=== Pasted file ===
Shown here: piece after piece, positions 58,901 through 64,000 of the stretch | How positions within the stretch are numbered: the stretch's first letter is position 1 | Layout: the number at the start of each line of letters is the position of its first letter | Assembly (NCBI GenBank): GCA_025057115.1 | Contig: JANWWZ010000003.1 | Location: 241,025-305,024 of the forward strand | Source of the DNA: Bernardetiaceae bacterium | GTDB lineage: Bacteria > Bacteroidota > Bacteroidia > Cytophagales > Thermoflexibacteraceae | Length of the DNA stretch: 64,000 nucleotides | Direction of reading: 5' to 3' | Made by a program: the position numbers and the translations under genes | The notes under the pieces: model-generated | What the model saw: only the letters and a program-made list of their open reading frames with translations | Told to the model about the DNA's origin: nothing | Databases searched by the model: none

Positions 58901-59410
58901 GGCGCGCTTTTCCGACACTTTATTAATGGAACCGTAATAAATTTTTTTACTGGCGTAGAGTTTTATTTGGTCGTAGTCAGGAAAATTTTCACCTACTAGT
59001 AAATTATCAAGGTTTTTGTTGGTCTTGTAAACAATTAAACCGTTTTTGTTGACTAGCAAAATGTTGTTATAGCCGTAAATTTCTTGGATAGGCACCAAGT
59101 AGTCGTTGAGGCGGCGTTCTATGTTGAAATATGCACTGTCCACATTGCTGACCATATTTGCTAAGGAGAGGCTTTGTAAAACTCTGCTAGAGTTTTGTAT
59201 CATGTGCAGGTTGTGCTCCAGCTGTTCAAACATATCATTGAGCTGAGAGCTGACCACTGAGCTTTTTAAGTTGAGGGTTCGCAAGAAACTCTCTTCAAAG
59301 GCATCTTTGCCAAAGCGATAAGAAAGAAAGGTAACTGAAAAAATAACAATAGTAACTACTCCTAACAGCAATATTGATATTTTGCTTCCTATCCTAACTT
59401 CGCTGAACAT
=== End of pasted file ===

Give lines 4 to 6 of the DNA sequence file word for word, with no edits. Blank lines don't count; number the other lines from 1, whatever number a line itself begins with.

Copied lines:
59001 AAATTATCAAGGTTTTTGTTGGTCTTGTAAACAATTAAACCGTTTTTGTTGACTAGCAAAATGTTGTTATAGCCGTAAATTTCTTGGATAGGCACCAAGT
59101 AGTCGTTGAGGCGGCGTTCTATGTTGAAATATGCACTGTCCACATTGCTGACCATATTTGCTAAGGAGAGGCTTTGTAAAACTCTGCTAGAGTTTTGTAT
59201 CATGTGCAGGTTGTGCTCCAGCTGTTCAAACATATCATTGAGCTGAGAGCTGACCACTGAGCTTTTTAAGTTGAGGGTTCGCAAGAAACTCTCTTCAAAG